2 You need to look out for corrosion, but it’s crash damage that’s killed most Cossies. On top of a thorough inspection of the car’s structure and panels, a HPI history check is highly recommended. Rippled inner wings or missing seam sealer should set alarm bells ringing, while serious corrosion most likely stems from badly repaired crash damage.
3 Other areas prone to rot include the joint where front wings meet the slam panel, under the rubber trim inside the tailgate and, oddly, behind the windscreen washer bottle in the engine bay. The double-skinned rear chassis rails, front inner wings and suspension are tricky areas to repair.
4 The twin-cam engine is unstressed when in standard tune, but most have been hotted up, so check the 330bhp safety limit hasn’t been exceeded. RS500s have a stronger cylinder block casing, so can take more power without failing.
5Head gasket problems due to corrosion are common and end up pressurising the cooling system. Check by getting the engine up to temperature and carefully removing the header tank cap – major bubbling points to trouble. An upgraded gasket is the best option.
6 Check for play in the steering, as the rubber bush in the universal joint gets cooked by the turbo. The bushes within the track control arms aren’t up to the job either. They wear rapidly, so replacement with a set of polyurethane items is worthwhile, including the anti-roll bar mounts.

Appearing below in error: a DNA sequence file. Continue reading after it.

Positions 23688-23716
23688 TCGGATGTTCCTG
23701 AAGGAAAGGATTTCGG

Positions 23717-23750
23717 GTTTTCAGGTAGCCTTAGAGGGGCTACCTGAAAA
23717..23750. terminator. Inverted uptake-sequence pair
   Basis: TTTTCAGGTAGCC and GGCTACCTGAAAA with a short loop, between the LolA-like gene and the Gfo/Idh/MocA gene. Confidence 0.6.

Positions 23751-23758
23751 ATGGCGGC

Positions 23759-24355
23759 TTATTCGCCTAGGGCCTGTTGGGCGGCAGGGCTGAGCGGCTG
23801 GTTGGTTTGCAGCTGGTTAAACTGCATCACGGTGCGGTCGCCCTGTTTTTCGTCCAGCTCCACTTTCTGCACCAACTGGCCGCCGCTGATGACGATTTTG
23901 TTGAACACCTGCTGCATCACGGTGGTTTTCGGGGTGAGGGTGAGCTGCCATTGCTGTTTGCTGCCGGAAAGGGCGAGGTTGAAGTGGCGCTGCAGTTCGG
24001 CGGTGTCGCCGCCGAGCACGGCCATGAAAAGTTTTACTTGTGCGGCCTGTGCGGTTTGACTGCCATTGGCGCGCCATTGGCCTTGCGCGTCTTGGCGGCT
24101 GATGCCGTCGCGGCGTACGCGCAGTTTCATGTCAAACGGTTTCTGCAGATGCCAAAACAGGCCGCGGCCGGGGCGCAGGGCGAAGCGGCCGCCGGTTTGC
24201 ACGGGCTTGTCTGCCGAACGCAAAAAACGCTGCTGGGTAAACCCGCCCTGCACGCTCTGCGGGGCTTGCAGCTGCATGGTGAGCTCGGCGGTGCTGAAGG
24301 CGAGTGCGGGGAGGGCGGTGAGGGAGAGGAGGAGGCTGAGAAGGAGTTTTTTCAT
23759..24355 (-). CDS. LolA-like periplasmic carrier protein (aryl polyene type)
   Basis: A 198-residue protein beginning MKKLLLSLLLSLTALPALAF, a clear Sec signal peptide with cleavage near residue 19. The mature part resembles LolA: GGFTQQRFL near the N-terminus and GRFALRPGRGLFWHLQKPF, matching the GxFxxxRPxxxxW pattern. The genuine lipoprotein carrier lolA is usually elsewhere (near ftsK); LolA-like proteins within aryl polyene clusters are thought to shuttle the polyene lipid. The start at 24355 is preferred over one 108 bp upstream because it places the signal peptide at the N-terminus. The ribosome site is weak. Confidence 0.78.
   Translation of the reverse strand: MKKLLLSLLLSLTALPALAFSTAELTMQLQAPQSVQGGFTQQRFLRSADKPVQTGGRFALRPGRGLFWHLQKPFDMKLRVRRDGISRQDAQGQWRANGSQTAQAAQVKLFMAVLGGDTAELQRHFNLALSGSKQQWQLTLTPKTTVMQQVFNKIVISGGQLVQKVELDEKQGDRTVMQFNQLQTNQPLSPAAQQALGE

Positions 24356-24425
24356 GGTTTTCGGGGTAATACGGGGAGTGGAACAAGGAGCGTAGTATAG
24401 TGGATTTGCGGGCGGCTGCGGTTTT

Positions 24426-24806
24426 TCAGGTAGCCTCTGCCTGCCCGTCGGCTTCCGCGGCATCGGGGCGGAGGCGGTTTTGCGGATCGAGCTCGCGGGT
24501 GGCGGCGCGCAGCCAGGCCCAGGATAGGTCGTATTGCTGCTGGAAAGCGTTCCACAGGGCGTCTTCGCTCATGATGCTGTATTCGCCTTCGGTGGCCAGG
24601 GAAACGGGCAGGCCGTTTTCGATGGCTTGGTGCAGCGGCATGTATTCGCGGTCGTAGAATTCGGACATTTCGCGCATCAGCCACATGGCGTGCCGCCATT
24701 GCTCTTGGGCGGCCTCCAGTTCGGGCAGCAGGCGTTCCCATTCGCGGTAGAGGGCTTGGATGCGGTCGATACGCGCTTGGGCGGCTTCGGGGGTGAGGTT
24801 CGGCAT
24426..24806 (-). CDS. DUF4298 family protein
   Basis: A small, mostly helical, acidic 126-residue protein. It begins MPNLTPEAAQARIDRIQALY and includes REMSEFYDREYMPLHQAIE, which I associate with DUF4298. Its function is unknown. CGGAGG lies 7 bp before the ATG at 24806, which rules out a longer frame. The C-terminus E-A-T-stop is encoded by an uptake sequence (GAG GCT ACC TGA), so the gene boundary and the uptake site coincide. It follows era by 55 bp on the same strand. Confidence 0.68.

7 Many Cossies have aftermarket wheels fitted, so check there is enough inner wheelarch clearance for them. The standard brakes are decent, but will only put up with so much abuse. Judder through the pedal when braking signifies warped discs, meaning a new set will be required.
8 Most original trim parts are obsolete, so check them thoroughly. Also, the dash top can split. While repairs are possible, a new panel is often the best solution – but they’re not cheap, even if you can find one.
9 Aftermarket sound systems and alarms cause havoc with electrics if spliced into the loom without consideration. The fusebox can melt because the twin cooling fans draw up to 30 amps. Originally, a 20-amp fuse was fitted, so it’s worth fitting a beefier wiring setup.